To Txt Speak, or NTTS. TITQ.
So you got that right? The headline to this blog post is perfectly clear isn’t it?
Shakespeare fans may have cringed when reading the headline to this post. But many say language, at least the written word, will soon consist of the sometimes cryptic acronyms frequently used in instant messaging systems.
“NTTS” is “not to txt speak”.
“TITQ” is, of course, “That is the Question”. Not very clever really given the rest of the headline but it probably made more than a few of you pause.
And for many that’s what “text speak” does. It makes us pause while our brains interpret what is being said. When it comes to marketing, that pause can mean the difference between a successful campaign and one that frustrates the customers.
SMS marketing is a balancing act when it comes to using text speak. With a limit of 160 characters in a standard message, you’re bound to need some abbreviations. But how much can you, and should you get away with? Let me share a recent example of a message I received from a local venue (I’ve blanked out the important info with *s!):
Depending on your generation, or how tuned in you are to the instant message and texting world, the above is either quaint, or you had to read it twice. In reality it isn’t too bad as far as text speak goes. There are no unknown acronyms, just shortened words and numbers in place of common words like to and for.
Honestly though, I had to read this one twice. Not so much because of the text speak itself, but because there was so much of it. I get messages from this venue probably two to three times a week. The last two and a half lines are always there, just as you see them. But for this message I guess they just had too much to say and decided to use text speak in a few other places too. Since I didn’t expect it, I needed to read it a couple of times to be sure I understood it.
But I could have decided it didn’t make sense and never look at it again. Maybe I could have decided to look at it later, but then forget after the moment had passed.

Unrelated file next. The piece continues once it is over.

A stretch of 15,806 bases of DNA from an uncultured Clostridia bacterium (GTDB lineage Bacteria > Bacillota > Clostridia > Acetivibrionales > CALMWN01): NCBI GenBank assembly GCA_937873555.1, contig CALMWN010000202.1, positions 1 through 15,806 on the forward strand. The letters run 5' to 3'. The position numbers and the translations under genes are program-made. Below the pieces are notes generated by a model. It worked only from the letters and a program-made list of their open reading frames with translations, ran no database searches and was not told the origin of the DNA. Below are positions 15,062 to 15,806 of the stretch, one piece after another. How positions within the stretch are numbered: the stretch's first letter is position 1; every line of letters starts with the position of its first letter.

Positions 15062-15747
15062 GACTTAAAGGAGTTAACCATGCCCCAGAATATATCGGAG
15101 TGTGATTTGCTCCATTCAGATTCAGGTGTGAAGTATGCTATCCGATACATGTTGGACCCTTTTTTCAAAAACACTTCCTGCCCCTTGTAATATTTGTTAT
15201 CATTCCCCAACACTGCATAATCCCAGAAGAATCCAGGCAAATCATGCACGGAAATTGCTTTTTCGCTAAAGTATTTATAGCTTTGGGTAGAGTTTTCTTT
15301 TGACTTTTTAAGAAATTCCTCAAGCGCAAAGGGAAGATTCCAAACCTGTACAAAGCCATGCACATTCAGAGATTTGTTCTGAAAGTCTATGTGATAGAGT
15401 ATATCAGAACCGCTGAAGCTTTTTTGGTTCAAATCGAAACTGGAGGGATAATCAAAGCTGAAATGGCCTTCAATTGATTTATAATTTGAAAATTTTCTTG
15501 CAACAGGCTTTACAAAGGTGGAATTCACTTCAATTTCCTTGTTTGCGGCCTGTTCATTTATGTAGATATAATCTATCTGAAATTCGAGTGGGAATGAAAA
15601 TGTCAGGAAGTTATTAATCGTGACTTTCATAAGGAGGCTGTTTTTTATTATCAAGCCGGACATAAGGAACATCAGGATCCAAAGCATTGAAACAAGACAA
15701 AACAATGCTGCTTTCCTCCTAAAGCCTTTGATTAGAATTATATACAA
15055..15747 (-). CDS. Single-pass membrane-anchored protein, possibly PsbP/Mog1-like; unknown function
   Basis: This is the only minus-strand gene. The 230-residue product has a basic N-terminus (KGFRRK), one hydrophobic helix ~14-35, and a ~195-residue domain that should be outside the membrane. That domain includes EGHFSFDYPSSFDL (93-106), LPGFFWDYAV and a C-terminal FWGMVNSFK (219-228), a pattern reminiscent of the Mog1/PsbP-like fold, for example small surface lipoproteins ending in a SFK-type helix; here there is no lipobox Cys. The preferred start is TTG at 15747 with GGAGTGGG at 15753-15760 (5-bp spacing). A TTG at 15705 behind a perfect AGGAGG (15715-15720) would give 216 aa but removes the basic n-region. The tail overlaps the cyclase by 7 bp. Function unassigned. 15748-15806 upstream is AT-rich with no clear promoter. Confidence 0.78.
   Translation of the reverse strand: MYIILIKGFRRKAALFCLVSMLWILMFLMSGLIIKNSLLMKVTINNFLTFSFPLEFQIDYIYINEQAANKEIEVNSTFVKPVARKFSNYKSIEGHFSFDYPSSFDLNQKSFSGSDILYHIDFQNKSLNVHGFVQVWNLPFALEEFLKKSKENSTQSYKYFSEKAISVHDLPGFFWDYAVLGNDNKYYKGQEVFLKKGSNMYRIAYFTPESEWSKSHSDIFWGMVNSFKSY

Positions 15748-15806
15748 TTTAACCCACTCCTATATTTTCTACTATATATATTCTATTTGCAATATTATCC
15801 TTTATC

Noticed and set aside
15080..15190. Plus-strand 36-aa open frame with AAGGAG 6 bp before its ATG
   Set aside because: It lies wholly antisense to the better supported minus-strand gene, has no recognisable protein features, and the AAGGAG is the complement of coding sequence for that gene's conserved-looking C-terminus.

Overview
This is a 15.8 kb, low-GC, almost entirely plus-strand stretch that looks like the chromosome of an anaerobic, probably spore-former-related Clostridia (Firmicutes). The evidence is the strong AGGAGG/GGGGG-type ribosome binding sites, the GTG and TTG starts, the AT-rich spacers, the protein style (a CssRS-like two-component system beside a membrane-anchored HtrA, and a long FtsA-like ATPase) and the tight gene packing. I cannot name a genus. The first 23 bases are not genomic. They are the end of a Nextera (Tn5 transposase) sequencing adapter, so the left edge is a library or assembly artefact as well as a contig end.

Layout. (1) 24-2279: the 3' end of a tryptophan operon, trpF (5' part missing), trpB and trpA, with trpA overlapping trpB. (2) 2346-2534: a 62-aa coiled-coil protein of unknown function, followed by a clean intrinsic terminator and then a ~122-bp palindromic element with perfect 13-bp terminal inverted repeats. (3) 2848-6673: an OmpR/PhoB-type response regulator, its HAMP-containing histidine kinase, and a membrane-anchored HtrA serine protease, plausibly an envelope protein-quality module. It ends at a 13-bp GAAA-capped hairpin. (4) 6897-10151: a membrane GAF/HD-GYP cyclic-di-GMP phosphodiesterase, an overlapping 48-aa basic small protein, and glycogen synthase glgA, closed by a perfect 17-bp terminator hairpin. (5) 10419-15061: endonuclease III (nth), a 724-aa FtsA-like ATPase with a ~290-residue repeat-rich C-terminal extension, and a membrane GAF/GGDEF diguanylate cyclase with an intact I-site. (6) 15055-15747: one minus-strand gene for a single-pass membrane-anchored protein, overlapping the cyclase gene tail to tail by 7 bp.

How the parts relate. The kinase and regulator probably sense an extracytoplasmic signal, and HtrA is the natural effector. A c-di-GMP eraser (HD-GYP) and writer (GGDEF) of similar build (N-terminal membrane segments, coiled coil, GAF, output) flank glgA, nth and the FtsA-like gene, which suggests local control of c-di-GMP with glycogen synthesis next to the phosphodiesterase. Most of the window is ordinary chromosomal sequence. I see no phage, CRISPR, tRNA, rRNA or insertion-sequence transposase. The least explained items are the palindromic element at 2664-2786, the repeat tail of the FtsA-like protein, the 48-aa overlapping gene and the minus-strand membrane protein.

If you’re using SMS messaging for marketing, you don’t ever want to have your customers do either. You want them to act in the moment with a clear message and call to action.
Whether or not your message will be clear in text speak depends on your target audience. Do your research, know your customer, and then craft your messages so they will understand, and act, on them quickly.
You worked hard to get those customers on your SMS marketing list. But now they are unsubscribing like crazy, or maybe just no longer responding to your messages. What happened? Maybe you’ve committed one of the following common, but easy to fix, errors that can completely drive your customers away.
In a recent post I covered how to create urgency in your SMS marketing messages. It didn't feel right to leave out a few other key components - the U companions. In copywriting circles they are often called the 4-Us. They are: Urgent, Useful, Unique, and Ultra-specific. So to make sure I don't leave anything out, here I'll show you how to use the others in your SMS messaging.
Is SMS marketing a viable strategy for SMEs to grow their businesses? A recent article by a US SMS provider suggests not but we debunk that view. Read how and why Fastsms can help small businesses can succeed with SMS marketing without breaking the bank.
You've run a successful SMS opt-in campaign for your retail store. Now that you have your list, do you have a plan to keep them from opting out? Wait, you mean there's more to this than just sending out coupon codes? There is if you want to keep your customers from opting out.
In last week’s blog I covered how the Trump campaign sent unsolicited SMS messages to voters. This week I’m stuck on the same topic, but from a totally different angle: what we can learn from that failure. Because honestly, their biggest issue might not be violating the law. It might be the people they have writing their SMS messages. It’s time to dissect the message that spawned the law suit, and learn what we can from it.
If you aren’t seeing a positive response from your SMS marketing then your list may be thinking of it as spam and just ignoring it like they do much of their email. So take your latest marketing messages and examine them again with these four questions in mind.
SMS messaging offers some of the highest click through rates in mobile marketing. But did you know it could be even better? See how one retailer improved their click rates by offering their customers different options in their messages. Then see how you can do the same.
Whilst social media has gained the attention of many small businesses as a marketing technique, SMS marketing has become a highly beneficial way of keeping your customers and clients close and building solid working relationships. According to research, 90% of text messages are read within three minutes, meaning SMS marketing shouldn't be overlooked when it comes to your advertising and customer service strategies. SMS marketing may be an ideal tactic for your business marketing, so here's a list of what to do and what not to do to ensure you're making the most of your campaign.